IS : What were some of your favorite musicals growing up and musicals that are performed now ? Can you name a few musicals you would like to perform in the future and why ?
IS : Do have any favorite play or musical characters that you would like to perform in future productions and why ?
Rodd Farhadi : My favorite play is a play I actually got to do in high school, called Noises Off. It’s the funniest piece of writing I’ve ever seen, and if I could do any show for the rest of my life it would be that one. In the future, my dream is to originate a role. I want to create something that kids my age will want to get to play. However, I’d absolutely love to play Seymour in Little Shop of Horrors, the Emcee in Cabaret, and Jamie in The Last Five Years.
IS : People such as yourself, (Tony Award nominee) Ramin Karimloo, and Sepideh Moafi, among others, are performing in musicals, what are your thoughts on people of Iranian heritage entering Broadway ? What more can be done to draw more of the new and upcoming generation of Persian Americans to get into musicals, plays, acting and singing ?
Rodd Farhadi : If I’m being honest, I can’t think of one musical that is about people of Iranian heritage. There’s one role in the musical Oklahoma, Ali Hakim…the Persian Peddler. But that is all I can think of. There are musicals like The Band’s Visit which won the Tony Award for Best Musical this year, which follow a group of Israelis and Egyptians. Iranians have such stories to share but I think it’s up to us to write something about our heritage specifically. I also think our parents need to value the arts more than they do. Iranians love the arts, but the moment their children want to make a career out of it, they have a panic attack. My parents are so supportive now and what we’ve agreed on is that: “Every career is hard. You might as well try for one you love.”
IS : Since I write biopic ideas, if you could star in a biopic or stage production of a historical figure or notable living individual, who would you portray and why ?
Rodd Farhadi : I would have said Freddie Mercury, except he’s getting a biopic as we speak. My greatest inspirations as a kid were Dick Van Dyke and Andrea Boccelli. I think a stage production of Dick Van Dyke’s life would be incredible, and you could make a phenomenal biopic about Andrea Boccelli and how inspiring his story is.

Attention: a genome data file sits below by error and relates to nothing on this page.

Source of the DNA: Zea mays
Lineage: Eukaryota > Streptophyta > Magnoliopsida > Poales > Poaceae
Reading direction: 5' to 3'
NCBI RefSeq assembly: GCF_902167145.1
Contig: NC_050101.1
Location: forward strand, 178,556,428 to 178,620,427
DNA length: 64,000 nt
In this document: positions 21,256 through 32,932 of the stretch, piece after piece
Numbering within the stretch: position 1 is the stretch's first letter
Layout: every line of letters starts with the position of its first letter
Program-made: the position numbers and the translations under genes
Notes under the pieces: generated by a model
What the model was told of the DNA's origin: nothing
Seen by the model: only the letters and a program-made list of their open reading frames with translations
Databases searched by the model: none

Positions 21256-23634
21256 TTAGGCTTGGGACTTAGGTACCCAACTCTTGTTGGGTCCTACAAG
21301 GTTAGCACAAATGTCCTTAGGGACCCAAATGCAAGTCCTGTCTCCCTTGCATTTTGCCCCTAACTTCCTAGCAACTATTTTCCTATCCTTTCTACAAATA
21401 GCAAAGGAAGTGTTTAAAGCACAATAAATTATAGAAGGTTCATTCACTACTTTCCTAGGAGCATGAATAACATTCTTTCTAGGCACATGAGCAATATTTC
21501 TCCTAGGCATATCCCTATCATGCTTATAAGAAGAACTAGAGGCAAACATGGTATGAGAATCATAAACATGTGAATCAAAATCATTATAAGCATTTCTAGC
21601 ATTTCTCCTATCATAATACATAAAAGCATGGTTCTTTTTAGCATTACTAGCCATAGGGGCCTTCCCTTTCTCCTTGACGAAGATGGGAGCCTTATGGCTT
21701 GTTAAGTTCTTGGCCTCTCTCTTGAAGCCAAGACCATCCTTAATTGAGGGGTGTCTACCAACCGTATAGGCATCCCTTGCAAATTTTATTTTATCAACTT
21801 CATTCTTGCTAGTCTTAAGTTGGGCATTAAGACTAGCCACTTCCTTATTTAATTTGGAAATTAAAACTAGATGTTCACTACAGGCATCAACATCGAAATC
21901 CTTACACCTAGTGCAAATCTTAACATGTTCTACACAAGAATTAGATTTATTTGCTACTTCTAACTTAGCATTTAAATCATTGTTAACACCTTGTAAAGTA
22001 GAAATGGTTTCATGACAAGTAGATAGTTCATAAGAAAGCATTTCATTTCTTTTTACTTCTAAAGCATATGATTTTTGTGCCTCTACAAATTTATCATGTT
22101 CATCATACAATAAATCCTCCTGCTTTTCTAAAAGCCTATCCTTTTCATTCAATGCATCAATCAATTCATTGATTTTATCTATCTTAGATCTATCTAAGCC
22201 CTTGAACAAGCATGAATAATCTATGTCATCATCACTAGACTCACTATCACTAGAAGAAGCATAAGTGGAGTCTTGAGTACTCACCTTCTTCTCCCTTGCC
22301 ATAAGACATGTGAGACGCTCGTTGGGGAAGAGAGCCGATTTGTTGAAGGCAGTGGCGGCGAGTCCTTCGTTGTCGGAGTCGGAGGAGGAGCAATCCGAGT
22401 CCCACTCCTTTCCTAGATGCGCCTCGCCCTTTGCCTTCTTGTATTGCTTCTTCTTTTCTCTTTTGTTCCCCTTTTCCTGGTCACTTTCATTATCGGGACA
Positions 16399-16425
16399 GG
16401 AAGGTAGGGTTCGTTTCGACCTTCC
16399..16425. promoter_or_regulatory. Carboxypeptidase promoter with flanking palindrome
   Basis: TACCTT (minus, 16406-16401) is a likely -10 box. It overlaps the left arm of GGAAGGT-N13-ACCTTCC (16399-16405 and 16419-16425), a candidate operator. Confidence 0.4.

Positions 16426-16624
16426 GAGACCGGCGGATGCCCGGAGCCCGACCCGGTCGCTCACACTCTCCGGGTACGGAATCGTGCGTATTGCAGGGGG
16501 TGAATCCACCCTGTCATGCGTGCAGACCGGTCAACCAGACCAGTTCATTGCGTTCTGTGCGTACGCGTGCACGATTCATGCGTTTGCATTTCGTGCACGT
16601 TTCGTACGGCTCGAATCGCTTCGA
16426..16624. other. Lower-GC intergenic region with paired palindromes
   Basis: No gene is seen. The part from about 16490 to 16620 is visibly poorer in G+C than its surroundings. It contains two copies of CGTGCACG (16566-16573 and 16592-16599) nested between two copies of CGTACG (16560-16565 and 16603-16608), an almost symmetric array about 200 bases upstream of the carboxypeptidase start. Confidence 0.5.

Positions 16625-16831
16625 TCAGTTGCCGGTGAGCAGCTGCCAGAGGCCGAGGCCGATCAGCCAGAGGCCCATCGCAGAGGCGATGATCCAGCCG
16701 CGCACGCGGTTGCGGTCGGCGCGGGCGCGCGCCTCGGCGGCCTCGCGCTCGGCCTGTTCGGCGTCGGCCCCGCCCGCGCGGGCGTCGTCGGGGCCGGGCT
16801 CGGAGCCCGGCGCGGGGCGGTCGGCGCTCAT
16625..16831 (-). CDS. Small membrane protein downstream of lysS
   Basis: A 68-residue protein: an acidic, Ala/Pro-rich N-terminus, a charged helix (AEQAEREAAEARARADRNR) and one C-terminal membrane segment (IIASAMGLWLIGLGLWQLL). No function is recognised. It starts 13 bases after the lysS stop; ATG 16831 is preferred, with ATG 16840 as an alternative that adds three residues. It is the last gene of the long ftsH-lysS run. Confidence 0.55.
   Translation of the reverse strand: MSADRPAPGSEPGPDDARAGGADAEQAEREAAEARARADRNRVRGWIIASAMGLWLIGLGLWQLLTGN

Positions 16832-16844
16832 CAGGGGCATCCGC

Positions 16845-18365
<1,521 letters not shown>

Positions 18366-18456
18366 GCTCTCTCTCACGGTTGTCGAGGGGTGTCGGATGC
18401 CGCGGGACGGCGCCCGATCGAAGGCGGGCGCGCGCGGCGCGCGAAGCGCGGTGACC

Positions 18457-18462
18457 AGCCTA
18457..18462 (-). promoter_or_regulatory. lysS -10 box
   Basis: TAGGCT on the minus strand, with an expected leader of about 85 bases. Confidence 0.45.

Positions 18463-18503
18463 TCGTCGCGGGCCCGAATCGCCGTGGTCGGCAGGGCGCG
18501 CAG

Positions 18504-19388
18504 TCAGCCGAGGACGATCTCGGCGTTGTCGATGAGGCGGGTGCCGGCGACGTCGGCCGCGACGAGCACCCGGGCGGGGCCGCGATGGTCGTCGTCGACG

IS : Imagine you are 100 years old and reading your Wikipedia profile, what acting, music and dancing milestones, future projects would you like to have on there ?
IS : If you could write your own screenplay, or play, like how Stallone wrote Rocky, what theme/topic would you want to have as a plot ?
Rodd Farhadi : I would want to write a story about a first generation Iranian boy in his 20’s growing up in America. I know that sounds like a biopic of myself but I really do believe that first generation stories and immigrant stories are integral to what makes America, America.
“I think every performers’ dream is to be an EGOT winner. Obviously winning just one Emmy, Grammy, Oscar or Tony award is amazing, but why not dream big?”
IS : If you can have dinner with any actor, singer, dancer no longer alive who would you meet and why ?
Rodd Farhadi : Meryl Streep and Elvis Presley. Meryl because not only is she phenomenally talented, but you can tell she is the most empathetic human being and has such a wonderful heart. Elvis because I grew up listening to his music and I think he is the actual “coolest” person to ever walk this planet.
IS : If you can co-star with any living actor on stage in a musical or on screen, who would you want to share a screen/stage with and why ?
Rodd Farhadi : Meryl Streep. She is the greatest actor of all time. Or Shohreh Aghdashloo she’s the Persian version.
IS : What is your schedule like now ? What projects are your working on, planning to work on ?
Rodd Farhadi : I’ve been working on a lot of workshops of new material. At this point, I’m just trying to meet as many artists as I can to see what is next in store. Whether it be on stage, in a recording studio, or on a film set, I’m just trying to grow and share my talents with as many people as I can.
Rodd Farhadi is a rising star in the Iranian American community. He is already making his mark in Tinseltown, fresh out of UCLA‘sTheater Program. Big things are on the horizon for this Prolific Persian.
Follow Rodd Farhadi on social media @RoddFarhadi
Iman Sadri is the founder of @LASmileMagazine and @ThePersianObserver